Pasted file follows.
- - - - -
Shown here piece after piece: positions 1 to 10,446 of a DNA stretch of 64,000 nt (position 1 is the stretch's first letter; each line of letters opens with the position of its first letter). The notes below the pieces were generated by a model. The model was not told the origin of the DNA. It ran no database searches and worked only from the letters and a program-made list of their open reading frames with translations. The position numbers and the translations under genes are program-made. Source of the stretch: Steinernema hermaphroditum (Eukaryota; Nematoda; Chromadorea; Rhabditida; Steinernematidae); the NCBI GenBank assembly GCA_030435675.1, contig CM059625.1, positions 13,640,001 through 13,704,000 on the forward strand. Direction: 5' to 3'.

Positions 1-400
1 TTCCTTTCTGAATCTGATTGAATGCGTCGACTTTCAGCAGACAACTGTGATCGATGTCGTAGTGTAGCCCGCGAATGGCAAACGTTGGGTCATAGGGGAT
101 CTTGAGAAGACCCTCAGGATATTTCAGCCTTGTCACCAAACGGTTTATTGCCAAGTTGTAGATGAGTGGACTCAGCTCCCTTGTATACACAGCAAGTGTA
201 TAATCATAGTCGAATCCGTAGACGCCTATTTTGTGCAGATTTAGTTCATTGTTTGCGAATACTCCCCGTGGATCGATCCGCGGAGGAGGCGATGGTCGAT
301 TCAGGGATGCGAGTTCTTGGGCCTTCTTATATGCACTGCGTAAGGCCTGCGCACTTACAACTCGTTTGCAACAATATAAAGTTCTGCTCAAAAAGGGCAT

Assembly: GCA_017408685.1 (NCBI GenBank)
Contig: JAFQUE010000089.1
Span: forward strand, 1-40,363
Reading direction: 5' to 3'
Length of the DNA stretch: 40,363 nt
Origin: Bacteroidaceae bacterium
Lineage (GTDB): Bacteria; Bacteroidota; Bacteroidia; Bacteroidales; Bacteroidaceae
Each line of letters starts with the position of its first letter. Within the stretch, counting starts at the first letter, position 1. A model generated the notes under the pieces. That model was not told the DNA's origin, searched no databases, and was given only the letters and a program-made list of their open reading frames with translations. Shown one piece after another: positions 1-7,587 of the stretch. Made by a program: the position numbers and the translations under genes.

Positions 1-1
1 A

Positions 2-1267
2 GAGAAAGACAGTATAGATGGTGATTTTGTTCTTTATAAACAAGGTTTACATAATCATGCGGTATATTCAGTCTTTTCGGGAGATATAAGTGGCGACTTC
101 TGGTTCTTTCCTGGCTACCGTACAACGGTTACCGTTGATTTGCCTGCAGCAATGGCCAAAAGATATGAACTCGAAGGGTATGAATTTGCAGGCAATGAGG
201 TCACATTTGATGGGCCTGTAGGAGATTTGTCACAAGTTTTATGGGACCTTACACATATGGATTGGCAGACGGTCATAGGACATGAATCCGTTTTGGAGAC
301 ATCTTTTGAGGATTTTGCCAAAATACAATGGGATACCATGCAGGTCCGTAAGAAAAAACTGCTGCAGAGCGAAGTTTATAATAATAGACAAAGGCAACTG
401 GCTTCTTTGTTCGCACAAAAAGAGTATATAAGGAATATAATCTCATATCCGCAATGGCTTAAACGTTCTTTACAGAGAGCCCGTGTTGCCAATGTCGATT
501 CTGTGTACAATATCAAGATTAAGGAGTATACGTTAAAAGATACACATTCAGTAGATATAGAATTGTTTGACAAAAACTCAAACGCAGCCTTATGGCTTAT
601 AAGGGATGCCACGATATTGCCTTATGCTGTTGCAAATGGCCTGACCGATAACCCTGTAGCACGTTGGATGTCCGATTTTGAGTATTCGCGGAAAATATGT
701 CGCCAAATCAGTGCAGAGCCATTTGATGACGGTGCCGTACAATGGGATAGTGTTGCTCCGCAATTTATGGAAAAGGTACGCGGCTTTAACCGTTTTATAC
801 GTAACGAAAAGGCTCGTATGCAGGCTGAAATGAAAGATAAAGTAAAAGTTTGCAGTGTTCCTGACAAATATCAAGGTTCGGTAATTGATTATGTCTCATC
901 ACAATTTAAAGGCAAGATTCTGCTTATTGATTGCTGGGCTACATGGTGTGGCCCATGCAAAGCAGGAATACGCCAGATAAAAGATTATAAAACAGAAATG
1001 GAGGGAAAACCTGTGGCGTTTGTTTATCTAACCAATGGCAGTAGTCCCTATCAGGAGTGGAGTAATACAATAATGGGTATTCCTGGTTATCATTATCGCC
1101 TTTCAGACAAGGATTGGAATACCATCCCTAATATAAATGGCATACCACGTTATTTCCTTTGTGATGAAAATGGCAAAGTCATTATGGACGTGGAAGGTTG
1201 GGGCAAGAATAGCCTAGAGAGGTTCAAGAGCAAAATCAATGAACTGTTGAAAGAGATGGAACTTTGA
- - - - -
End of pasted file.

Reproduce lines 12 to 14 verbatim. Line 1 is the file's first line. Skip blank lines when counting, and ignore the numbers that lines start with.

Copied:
Origin: Bacteroidaceae bacterium
Lineage (GTDB): Bacteria; Bacteroidota; Bacteroidia; Bacteroidales; Bacteroidaceae
Each line of letters starts with the position of its first letter. Within the stretch, counting starts at the first letter, position 1. A model generated the notes under the pieces. That model was not told the DNA's origin, searched no databases, and was given only the letters and a program-made list of their open reading frames with translations. Shown one piece after another: positions 1-7,587 of the stretch. Made by a program: the position numbers and the translations under genes.